There was a comment made during the discussion about Southwest that the restrooms in the new Central Terminal were nicer than the restrooms in the boardroom at Microsoft. Well, board members of Microsoft are not pulling carry-on luggage behind them.

And you don't have 28 or 30 million of them going through the restrooms every year. They don't have parents with children using them. We're building different things. We would be appropriately chastised if we built schlocky restrooms.

Q: Southwest mentioned it had just moved into a new concourse in Tampa that was built at a cost that was a fraction of the cost of Sea-Tac's new A Concourse. Why the difference in costs?

A: Not only did we have to take a terminal down, but we also had to take a hangar down and an additional maintenance building down. We had mitigation costs regarding airline contamination of the soils.

We built it right over the top of the subway tunnel. And we built an office structure. We added 300 feet of ticketing, and we rebuilt fully one-third of the airport's baggage system all for the number that they built just a straight, 16-gate terminal.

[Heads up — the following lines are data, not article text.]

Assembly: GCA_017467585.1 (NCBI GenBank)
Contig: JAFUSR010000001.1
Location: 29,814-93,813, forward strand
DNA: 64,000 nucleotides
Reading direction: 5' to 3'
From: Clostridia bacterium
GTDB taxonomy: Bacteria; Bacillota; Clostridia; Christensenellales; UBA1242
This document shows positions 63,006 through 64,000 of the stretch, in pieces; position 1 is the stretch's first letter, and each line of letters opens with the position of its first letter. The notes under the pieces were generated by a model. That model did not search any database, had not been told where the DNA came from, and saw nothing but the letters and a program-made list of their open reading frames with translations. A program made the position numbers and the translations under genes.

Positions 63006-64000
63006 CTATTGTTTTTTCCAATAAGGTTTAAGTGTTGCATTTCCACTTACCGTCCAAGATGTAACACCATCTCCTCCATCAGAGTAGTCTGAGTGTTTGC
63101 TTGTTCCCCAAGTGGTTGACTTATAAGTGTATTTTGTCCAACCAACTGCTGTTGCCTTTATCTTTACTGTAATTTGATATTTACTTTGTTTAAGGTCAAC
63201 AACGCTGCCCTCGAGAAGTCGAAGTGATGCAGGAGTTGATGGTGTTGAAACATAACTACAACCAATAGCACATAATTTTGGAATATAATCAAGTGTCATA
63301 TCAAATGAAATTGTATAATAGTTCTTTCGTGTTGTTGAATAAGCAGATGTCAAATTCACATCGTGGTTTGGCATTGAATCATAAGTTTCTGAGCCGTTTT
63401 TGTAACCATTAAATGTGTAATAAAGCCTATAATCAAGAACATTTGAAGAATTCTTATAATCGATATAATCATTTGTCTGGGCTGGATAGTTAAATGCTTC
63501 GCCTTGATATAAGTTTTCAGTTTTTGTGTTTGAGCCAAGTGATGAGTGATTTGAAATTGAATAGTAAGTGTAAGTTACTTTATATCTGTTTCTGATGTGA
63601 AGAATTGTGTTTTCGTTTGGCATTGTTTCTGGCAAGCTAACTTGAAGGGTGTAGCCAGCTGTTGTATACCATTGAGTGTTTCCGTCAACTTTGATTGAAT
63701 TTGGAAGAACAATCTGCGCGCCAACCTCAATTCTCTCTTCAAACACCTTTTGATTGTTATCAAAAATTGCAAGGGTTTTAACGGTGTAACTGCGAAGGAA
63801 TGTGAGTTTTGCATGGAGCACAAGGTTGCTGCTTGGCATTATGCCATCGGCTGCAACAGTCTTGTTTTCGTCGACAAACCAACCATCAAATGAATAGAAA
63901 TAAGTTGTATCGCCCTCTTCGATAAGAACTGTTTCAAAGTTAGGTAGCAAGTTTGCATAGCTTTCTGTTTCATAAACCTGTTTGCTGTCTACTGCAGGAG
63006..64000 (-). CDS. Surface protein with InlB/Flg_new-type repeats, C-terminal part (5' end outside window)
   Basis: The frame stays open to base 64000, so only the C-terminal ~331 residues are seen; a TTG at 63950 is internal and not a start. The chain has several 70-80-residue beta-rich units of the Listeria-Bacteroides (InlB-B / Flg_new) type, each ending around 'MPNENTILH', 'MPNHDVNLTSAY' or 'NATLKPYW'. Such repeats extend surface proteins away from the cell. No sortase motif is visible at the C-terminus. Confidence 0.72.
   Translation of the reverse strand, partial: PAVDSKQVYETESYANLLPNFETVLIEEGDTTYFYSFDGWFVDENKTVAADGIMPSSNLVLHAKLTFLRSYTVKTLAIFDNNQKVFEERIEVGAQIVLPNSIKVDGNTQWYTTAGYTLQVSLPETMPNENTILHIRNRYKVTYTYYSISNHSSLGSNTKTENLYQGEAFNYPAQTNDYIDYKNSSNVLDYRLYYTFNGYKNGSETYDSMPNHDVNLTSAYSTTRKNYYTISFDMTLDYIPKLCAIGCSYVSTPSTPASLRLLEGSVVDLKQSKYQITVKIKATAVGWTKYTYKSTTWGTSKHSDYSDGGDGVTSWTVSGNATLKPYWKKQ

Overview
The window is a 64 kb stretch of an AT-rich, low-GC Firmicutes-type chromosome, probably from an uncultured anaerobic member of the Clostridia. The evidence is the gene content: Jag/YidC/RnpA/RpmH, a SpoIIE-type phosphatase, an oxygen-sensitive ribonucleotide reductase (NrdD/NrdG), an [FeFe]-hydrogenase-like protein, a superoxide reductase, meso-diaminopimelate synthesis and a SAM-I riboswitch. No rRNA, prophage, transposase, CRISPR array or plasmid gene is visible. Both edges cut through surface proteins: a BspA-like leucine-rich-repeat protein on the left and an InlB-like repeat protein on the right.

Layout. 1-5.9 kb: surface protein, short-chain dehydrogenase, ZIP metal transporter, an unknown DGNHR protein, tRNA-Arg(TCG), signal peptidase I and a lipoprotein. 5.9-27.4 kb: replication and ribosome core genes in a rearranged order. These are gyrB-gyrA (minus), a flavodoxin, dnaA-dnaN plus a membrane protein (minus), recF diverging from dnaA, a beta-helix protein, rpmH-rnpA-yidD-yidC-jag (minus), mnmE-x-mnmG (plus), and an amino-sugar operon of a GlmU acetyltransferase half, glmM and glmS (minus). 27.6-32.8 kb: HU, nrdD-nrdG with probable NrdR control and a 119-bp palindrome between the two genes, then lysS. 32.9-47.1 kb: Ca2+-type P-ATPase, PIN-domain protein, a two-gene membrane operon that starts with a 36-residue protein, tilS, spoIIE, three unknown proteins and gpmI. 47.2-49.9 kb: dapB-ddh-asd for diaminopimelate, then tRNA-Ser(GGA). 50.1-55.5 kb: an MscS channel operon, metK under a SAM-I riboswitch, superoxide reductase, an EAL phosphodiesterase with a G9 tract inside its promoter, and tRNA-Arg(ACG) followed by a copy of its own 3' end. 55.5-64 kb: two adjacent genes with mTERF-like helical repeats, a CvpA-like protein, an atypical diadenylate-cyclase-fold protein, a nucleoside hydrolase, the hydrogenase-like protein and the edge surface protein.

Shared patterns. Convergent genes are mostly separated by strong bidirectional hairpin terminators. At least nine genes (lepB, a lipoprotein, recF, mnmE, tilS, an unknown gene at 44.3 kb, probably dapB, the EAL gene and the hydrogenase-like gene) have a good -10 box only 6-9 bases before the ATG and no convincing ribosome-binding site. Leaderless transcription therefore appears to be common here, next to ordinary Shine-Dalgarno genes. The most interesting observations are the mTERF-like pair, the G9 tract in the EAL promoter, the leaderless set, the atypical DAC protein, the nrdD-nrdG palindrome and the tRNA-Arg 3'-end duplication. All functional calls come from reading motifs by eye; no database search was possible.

Q: Sea-Tac's controversial third runway will cost an estimated $1.2 billion. The airport's detractors say that runway, now under construction, is a waste of money. Has Southwest's challenge to your costs changed your mind about the need for that project?

A: There are times when the fog moves in and we are reduced to one stream of traffic (because the existing runways are too close together). There are very real costs attached to that especially with the high cost of fuel. The airlines will pay for the runway. They will more than pay for the runway in operating-cost savings.

Name: Mark Reis

Title: Director, Sea-Tac

Age: 54

Home: Ballard

Education: Bachelor's degree in environmental studies, Western Washington University; master's degree in public administration, Harvard University.

Career: Appointed airport managing director May 2004. Reis formerly served as the airport's deputy managing director and director of marine finance and business development for the Port of Seattle. Before joining the port in 1988, Reis was executive director of the Northwest Conservation Coalition and the Northwest Renewable Resources Center.